Set in the near future, novel runs for two years, leading to a modern-day wagontrain with over sixty people driving sixteen covered wagons pulled by four-horse teams for 30 days across 300 miles from southern Minnesota farming country to northern Minnesota wilderness. Background themes include the economy, environment, and a shadowy ‘master race’ organization. Novel is character-driven, just normal people loving and finding love, surviving, and reacting to circumstances as best they can. You will like the characters, you will care what happens to them, and at the end you will cheer.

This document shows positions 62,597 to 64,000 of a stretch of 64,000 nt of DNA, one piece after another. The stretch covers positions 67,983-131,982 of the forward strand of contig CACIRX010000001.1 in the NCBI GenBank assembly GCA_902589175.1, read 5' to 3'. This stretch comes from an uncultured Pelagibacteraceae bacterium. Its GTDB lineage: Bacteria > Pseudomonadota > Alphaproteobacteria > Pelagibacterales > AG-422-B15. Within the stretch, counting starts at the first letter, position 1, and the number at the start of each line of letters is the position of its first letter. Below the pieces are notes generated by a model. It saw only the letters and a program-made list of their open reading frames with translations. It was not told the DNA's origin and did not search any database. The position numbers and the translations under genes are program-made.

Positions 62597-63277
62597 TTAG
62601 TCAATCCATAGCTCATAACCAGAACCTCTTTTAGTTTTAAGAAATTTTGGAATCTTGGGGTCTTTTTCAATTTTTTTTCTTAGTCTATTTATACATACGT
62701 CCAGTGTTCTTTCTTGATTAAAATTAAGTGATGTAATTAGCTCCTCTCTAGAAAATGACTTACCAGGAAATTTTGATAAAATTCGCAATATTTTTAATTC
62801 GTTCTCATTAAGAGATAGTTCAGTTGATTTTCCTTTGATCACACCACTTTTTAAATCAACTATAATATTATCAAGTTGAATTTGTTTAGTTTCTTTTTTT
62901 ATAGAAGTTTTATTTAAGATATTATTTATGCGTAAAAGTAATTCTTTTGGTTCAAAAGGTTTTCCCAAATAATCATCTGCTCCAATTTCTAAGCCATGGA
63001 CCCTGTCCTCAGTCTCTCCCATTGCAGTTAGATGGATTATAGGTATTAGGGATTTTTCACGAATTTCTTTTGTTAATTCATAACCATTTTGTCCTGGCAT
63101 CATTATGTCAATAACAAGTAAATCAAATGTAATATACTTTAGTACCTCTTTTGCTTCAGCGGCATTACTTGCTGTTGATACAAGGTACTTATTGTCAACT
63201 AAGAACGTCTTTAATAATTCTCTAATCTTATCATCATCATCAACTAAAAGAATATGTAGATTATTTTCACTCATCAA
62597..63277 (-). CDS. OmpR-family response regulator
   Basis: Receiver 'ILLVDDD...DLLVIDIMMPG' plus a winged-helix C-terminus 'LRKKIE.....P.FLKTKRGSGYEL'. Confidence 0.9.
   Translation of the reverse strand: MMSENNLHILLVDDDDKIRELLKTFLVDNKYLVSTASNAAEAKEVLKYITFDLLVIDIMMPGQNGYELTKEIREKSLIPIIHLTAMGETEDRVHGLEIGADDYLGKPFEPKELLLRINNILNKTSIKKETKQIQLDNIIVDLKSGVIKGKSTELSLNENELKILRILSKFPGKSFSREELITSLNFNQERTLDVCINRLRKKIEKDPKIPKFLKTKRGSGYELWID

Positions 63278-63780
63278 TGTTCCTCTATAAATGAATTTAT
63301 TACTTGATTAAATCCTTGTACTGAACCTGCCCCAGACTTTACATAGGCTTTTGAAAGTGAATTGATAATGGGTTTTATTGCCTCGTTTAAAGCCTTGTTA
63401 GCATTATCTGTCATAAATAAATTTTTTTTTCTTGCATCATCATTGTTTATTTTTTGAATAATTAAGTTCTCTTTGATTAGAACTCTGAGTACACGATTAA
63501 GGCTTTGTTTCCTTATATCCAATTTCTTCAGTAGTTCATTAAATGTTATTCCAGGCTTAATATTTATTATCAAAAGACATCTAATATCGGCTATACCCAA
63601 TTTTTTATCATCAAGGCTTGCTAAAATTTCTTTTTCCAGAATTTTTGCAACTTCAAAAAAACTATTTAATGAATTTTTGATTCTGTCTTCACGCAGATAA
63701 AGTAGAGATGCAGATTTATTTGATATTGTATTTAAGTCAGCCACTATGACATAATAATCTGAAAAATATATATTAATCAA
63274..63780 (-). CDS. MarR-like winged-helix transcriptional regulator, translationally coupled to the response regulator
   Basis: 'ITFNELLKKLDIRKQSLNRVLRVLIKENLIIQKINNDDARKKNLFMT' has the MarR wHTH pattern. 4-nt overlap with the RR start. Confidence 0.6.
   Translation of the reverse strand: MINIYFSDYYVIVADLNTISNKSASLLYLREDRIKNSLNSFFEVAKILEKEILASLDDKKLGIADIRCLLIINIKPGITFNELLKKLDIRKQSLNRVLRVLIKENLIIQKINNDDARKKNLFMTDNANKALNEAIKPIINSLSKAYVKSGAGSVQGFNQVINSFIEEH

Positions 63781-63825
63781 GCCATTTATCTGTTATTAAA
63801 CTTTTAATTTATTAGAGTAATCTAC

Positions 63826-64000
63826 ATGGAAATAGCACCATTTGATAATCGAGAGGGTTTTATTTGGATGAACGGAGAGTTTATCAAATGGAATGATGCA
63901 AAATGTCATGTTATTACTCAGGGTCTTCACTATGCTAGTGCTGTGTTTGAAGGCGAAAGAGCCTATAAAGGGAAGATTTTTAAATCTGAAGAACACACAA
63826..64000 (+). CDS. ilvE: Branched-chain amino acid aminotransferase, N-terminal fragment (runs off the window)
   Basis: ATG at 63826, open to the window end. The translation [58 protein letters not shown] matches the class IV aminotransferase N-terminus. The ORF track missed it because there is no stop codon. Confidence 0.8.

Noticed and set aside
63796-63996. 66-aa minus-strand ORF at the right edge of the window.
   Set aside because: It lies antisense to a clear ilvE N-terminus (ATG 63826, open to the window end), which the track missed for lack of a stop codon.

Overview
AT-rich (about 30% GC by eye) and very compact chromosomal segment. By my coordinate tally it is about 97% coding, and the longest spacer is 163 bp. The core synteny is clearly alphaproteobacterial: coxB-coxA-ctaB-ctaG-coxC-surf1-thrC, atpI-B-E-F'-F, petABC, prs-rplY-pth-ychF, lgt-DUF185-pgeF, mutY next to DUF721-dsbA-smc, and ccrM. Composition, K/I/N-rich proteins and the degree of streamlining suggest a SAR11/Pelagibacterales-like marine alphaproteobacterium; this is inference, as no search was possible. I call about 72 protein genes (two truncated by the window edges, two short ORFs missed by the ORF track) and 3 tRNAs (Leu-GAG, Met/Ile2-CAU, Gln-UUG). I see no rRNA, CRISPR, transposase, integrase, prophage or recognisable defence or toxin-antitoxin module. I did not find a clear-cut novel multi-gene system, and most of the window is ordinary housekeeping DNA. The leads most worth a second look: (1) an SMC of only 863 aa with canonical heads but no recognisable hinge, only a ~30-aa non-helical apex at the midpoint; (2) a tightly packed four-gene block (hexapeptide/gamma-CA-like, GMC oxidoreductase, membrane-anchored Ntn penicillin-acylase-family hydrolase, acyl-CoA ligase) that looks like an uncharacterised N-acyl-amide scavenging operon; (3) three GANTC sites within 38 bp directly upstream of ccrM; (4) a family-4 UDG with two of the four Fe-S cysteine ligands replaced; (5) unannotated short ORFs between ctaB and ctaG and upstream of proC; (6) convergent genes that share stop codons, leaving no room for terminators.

Kingstonbears LIKES this book  Wow, what a read. By far the best I’ve downloaded on this site. Excellent plot and superb development of characters. A “can’t put it down” book.


5.0 out of 5 stars Really enjoyable story!, September 11, 2011 By Karen West

This was a long book but not a slow read. Mr. Nelson has written a very enjoy story that he described in great detail in his synopsis. So many interesting people and events taking place that the story moves so quickly.
If you are a fan of romance, adventure and apocalypse you will not be disappointed in this book. After I finished the last page, I was left wanting more so I hope the author will continue the story with a sequel.
This was a true bargain and I think will remain as one of my favorite books.


5.0 out of 5 stars Great Work Of Fiction Worth Reading!, November 14, 2011 By BookLoverRome